My kids think that I am the coolest. (Until I make them clean their rooms again, at least.) Today we made donuts together. It’s been a cooking project I’ve wanted to tackle for a while but as much as I love to eat deep fried foods, my experience with making them has always been messy and labor intensive. I can’t tell you how many times my dutch oven has sat on my stovetop full of oil and fried chicken bits for days because I just couldn’t bring myself to deal with it. I need a life hack for cleaning up after frying. Maybe I don’t. We do an appropriate amount of at home frying right now, it probably doesn’t need to increase at all…
So this is where you should just turn back. Stop now. Save yourselves. You do NOT want to know how easy, fast, and totally not at all messy these were. Seriously. Go back and read that pin about training for your first 5k or something. Don’t keep reading about this amazingly simple donut recipe. And for the love of all that is greasy, don’t try it. Whatever you do, don’t make these donuts.
Or do. Because whatever. They’re flippin’ delicious. And so easy that I didn’t shoo my kids out of the kitchen the way that I do when I get in over my head with a complicated recipe. Nope, instead I invited them in and we watched with wonder as our little flat discs of dough puffed up into something wonderful right before our eyes. And we took turns dipping and sprinkling and giggling and tasting and then devouring.
This will not be the last time we make donuts. And if you try it, it won’t be yours either. Don’t let the list of steps fool you into thinking this is a major project. Also, 2 hours of that time is just letting the dough rise. You could let it go longer. In fact when I made these, I mixed the dough at 1:00, thinking we’d go run errands and I’d come back at 3:00 to make them as an afternoon treat. But instead, life happened and I ended up making them at 5:00 and my kids basically had donuts for dinner. (I totally made them eat something later that was less shameful and makes me sound like a better mom, totally.)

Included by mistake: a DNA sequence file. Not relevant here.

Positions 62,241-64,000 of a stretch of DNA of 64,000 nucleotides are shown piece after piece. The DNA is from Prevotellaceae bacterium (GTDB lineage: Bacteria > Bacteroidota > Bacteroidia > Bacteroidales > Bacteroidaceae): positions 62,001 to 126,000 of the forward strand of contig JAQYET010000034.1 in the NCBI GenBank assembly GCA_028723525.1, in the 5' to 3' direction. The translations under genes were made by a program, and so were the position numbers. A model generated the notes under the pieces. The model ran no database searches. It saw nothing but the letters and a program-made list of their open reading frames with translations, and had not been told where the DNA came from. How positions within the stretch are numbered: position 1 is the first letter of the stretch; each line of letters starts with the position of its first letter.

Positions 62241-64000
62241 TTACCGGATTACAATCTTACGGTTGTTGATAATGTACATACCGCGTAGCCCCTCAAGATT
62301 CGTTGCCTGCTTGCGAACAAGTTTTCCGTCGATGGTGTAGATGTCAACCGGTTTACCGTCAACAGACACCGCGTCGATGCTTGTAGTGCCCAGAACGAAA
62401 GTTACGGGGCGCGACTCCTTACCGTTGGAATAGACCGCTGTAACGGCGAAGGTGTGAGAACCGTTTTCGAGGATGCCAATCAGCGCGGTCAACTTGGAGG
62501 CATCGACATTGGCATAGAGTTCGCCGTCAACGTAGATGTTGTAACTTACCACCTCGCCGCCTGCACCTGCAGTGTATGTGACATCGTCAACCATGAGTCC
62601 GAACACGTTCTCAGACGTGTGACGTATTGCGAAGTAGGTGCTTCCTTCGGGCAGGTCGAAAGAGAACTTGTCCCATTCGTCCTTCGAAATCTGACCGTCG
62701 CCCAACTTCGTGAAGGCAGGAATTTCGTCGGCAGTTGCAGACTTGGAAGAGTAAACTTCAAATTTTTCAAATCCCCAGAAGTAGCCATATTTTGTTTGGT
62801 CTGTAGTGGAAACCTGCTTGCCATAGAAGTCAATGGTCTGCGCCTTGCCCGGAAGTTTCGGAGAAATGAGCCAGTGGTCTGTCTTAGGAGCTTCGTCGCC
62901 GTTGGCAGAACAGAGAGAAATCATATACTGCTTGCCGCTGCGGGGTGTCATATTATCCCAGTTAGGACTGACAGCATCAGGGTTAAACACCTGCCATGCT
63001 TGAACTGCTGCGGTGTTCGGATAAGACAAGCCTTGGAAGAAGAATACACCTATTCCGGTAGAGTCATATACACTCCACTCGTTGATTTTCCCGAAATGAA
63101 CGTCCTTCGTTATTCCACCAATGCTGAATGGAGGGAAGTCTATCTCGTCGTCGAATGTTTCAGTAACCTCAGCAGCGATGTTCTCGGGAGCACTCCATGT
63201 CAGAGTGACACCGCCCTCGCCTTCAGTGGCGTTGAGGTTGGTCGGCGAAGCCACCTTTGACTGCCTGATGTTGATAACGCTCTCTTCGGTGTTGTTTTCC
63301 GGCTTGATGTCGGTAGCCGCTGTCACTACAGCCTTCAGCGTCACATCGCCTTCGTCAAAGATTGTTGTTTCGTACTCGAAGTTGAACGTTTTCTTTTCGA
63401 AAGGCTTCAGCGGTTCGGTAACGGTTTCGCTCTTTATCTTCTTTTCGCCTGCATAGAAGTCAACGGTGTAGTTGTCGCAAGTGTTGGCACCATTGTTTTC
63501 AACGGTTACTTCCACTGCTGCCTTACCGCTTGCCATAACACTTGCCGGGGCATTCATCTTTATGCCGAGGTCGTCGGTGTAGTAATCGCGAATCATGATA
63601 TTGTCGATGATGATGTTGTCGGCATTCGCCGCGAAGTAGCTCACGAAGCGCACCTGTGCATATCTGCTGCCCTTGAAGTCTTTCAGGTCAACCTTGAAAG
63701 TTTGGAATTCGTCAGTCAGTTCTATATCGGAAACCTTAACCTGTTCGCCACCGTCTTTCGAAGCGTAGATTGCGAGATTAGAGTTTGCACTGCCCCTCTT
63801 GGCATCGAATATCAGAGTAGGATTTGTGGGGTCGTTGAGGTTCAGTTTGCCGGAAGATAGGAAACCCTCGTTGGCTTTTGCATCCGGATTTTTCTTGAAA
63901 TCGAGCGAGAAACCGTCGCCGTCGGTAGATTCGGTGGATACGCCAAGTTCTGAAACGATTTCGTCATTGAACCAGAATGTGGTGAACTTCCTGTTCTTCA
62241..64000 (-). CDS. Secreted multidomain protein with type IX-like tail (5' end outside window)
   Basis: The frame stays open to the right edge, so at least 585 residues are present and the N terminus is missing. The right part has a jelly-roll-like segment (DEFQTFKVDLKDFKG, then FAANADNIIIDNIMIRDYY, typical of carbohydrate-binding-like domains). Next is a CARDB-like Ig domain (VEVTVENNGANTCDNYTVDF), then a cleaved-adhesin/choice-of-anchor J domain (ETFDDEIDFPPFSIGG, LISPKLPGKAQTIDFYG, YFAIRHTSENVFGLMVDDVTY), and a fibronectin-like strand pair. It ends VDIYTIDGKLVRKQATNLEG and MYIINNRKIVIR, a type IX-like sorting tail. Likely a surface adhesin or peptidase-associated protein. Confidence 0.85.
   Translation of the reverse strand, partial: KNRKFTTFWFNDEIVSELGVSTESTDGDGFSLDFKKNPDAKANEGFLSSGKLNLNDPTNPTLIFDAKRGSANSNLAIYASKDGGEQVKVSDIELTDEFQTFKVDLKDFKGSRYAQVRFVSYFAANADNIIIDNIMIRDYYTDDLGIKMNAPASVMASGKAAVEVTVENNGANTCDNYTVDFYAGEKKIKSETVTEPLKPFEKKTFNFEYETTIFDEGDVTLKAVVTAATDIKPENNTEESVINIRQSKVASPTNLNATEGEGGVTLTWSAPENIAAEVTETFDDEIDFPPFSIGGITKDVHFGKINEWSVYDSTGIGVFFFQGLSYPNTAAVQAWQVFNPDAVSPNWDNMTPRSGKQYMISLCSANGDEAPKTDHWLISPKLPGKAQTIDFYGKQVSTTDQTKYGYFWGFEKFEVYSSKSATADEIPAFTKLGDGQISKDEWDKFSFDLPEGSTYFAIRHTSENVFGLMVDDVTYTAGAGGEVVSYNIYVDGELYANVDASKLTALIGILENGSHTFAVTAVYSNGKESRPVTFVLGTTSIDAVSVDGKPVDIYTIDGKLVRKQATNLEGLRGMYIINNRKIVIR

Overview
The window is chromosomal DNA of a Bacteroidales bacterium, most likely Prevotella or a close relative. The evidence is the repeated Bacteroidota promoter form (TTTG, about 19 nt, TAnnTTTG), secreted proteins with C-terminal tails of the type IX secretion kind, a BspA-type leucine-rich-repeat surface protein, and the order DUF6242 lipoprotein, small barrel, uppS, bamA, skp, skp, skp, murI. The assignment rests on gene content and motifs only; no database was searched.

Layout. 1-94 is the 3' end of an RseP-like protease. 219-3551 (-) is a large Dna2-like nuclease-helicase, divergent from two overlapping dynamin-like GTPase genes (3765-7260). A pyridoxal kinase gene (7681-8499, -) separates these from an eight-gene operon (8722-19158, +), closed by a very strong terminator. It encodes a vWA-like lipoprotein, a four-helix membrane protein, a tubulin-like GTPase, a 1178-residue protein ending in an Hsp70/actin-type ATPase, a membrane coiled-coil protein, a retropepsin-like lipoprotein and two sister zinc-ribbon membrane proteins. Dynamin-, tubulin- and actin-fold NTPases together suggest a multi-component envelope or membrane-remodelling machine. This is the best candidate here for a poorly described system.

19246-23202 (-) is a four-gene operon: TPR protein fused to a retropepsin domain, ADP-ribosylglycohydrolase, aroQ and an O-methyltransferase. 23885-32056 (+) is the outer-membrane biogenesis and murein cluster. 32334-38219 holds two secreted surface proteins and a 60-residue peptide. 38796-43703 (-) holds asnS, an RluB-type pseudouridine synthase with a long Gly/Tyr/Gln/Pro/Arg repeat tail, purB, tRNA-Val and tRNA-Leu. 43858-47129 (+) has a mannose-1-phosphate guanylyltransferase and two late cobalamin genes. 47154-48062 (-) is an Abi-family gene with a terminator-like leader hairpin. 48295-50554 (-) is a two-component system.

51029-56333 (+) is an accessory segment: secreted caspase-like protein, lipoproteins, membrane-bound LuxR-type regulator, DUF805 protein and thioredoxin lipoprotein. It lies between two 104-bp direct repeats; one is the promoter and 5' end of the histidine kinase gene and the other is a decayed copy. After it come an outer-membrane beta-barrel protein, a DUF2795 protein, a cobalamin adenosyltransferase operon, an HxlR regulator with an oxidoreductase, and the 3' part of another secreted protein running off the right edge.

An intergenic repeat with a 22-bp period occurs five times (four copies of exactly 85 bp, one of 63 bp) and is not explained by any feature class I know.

So there. You’ve been warned. And also kind of encouraged. Choose wisely.
- 1 packet active dry yeast
- 1 tbsp sea salt
- 1 cup lukewarm water
- 3 tbsp sugar
- 3 tbsp melted butter
- 1 egg
- 3 1/2 - 4 cups flour
- 3 cups canola oil
- powdered sugar
- In a large bowl, mix lukewarm water with yeast and salt.
- Combine melted butter and sugar, add to the salty, yeasty water.
- Throw the egg in there too.
- Add flour in cup by cup, mixing as you go. Once you have 3 cups of flour mixed in, add flour 1/4 cup at a time until it seems just smooth enough to work with. Too much flour makes for stiff dough and stiff dough makes for sad donuts.
- Throw a towel over the mixing bowl and let dough rise for two hours.
- Place dough on an oiled surface for rolling (cookie sheet, baking mat, parchment paper - just do you, you know?) and press it out with your hands.
- Put a medium saucepan on the stove and heat canola oil over medium high heat.
- If the dough resists, browse Pinterest for 15 minutes and then come back and roll it out to about 1/4-1/2 inch thick. (Try not to worry - they puff up to real donuts. Promise.)
- Cut out donuts and holes. (Don't have biscuit cutters? A large plastic cup and the cap of a plastic bottle will do the trick.)
- Mix powdered sugar (a lot!) and milk (barely a dribble!) until you have a smooth, thick glaze. A whisk is tremendously helpful.
- Wait for oil to reach 360 degrees. *
- Fry each donut until golden on each side. 30-60 seconds depending on how closely you watch your oil temp.
- Place on paper towels to absorb the extra oil.
- Dunk donuts into glaze and place on rack to dry.
- Sprinkle with toppings and make someone's day with a homemade donut!
- *Get a thermometer. Don't resist. I skip every possible step in the kitchen and try to make all cooking as free form as possible, but frying anything is made so much better/more consistent by knowing the exact temperature. Too hot and it burns before cooking through, too cold and it absorbs too much oil before fully frying. Any other kind of temperature I judge by touch, but I advise against putting one's hand in a cauldron of hot oil. 🙂